To date, Convalescent Plasma therapy was reported to be used during the SARS and Influenza A (H1N1) outbreaks in 2003 and 2009, and in the 2013 Ebola epidemic. The use of plasma antibodies has been deemed as a trustworthy counter measure in treating victims of newly emerging diseases and in preventing the spread of contagious infections especially in the absence of a viable vaccine or in the presence of a vaccine that is suddenly ineffective or with problematic side effects.

Convalescent Plasma Therapy vs Vaccines

On 23rd August 2020, the United States FDA issued an Emergency Use Authorization (EUA) which allowed the use of Convalescent Plasma to treat Covid-19 patients who had severe symptoms or were in critical condition. Treating physicians found that when Convalescent Plasma was given within 1-3 days of positive Covid-19 infection, the patients not only recovered better and faster but also avoided the need of having to be put on oxygen supplementation or ventilators. The results also showed extremely low number of patients suffered adverse effects like fevers, allergic reactions and transfusion related organ malfunction after treatment. Similar clinical findings were also reported by China, Italy and Pakistan.

Vaccines can also render undesirable side effects ranging from fevers, muscular pains and allergic reactions to brain inflammations and seizures which may lead to death. The only difference is that side effects from Convalescent Plasma therapy can be seen as early as 4 hours after treatment, giving an early start in resolving the progression of the side effects but vaccine induced side effects may take longer to manifest depending on the recipient’s immune system and some adverse effects may only manifest after a recipient’s exposure to a viral infection.

A vaccine that is safe for use usually takes about 2-3 production years but pharmaceutical firms like Sinopharm, Sinovac, Cansino Biologics, Pfizer and BioNTech have all announced that they have manufactured vaccine candidates hardly within 10 months of research with some vaccines still in final stages of Phase 3 clinical trials. Other pharmaceuticals like UK’s AstraZeneca and US based Johnson & Johnson have temporarily halted vaccination trials after some of the recipients became ill.

Due to this, many physicians are turning to Convalescent Plasma therapy to save Covid-19 patients, taking into caution to begin the antibody treatment at the early infection stage so as to not provoke an aggressive inflammatory response known as the Covid-19 Cytokine Storm. Excessive release of cytokines (inflammatory proteins) can cause severe lung injury and multi-organ failure.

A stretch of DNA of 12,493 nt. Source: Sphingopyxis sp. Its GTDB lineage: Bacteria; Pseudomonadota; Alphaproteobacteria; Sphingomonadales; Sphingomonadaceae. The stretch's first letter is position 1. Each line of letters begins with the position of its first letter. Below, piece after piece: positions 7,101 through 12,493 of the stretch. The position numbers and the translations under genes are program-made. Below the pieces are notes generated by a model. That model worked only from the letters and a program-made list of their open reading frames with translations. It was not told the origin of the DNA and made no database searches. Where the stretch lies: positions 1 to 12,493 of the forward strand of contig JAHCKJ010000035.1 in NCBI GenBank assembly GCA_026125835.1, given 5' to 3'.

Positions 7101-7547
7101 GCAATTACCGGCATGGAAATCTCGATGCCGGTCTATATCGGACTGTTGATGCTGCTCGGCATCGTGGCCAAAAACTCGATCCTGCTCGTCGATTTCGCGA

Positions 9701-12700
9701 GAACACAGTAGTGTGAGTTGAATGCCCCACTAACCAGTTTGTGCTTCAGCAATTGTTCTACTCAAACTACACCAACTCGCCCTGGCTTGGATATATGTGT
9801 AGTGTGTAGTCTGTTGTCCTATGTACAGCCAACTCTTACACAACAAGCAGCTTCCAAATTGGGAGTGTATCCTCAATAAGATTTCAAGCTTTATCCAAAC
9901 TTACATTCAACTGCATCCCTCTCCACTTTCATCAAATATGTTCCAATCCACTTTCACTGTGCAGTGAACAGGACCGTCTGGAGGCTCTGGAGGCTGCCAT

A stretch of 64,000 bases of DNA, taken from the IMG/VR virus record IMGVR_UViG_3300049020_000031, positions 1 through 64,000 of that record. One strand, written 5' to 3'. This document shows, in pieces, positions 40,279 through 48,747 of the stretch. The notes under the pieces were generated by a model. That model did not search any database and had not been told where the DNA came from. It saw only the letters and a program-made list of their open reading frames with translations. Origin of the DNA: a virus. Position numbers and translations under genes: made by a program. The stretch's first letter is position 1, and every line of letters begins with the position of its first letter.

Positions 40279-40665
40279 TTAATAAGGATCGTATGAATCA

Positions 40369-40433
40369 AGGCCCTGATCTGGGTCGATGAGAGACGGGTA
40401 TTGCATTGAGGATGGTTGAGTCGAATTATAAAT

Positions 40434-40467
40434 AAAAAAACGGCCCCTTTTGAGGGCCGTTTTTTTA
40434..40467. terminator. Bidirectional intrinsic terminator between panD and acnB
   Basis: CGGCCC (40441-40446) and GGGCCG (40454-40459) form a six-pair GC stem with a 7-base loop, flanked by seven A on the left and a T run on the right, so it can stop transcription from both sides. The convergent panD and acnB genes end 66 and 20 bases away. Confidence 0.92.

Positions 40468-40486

The favourable results of plasma antibodies as a reliable prevention in disease transmission should be highly considered since scientists have reported of Covid-19 survivors showing a rapid decline in protective antibodies with symptomatic patients depleting antibodies after 5-6 months of recovery and asymptomatic patients showing antibody reduction within just 3 months.

With all that said, now it just leaves the question of what the Malaysian government decides to do. Will we also be caught up in the hype of desperately trying to obtain the latest vaccine which we are not truly certain of its effectiveness, contraindications or ethical standards? Or will the government consider of looking into alternative options like Convalescent Plasma with the aid of MOH and IMR?

Will Malaysians and Catholics be able to access options that will not put them in an ethical dilemma or in fear of health concerns? Truly we have much to ponder about before making a rightful decision since our lives and the lives of our children may depend upon it.

Church leaders should pursue this so as to make sure we get safe and ethical options.

Agvina Dicom is a Biomedical Technologist & Phlebotomist with a private medical laboratory in KL. She graduated in Biomedical Science from UKM in 2003 and has been in the field of Biomedicine and Laboratory technology for almost 17 years.